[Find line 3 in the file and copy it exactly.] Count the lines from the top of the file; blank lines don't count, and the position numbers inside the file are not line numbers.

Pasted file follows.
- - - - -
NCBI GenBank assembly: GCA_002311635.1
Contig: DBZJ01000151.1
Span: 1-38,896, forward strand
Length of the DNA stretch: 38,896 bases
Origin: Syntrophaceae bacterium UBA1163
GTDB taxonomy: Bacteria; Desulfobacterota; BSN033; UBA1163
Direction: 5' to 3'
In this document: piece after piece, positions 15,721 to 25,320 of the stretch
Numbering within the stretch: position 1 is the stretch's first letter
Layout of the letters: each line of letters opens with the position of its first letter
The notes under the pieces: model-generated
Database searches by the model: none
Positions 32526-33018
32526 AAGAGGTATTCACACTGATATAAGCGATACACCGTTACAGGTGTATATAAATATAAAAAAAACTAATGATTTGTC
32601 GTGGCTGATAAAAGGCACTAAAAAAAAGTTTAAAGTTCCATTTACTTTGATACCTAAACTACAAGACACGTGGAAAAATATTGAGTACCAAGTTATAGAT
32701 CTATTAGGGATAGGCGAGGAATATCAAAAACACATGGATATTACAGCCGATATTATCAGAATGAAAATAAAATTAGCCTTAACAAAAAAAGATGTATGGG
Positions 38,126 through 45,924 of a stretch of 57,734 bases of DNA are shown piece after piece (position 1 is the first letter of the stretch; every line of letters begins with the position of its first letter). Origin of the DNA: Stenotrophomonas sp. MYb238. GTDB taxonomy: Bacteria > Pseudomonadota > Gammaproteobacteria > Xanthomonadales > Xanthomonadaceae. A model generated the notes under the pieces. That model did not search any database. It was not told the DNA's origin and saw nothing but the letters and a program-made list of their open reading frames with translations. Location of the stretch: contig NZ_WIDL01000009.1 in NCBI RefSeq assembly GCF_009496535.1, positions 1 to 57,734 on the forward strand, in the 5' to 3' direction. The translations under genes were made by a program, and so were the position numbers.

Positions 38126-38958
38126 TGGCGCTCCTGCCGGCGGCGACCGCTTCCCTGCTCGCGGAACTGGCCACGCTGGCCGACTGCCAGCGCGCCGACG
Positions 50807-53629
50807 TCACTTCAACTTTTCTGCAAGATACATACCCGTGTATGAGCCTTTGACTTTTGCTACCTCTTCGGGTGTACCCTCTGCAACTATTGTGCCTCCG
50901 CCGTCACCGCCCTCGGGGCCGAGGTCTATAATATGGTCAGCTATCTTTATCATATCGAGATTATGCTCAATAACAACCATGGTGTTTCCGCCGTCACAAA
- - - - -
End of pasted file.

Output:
Span: 1-38,896, forward strand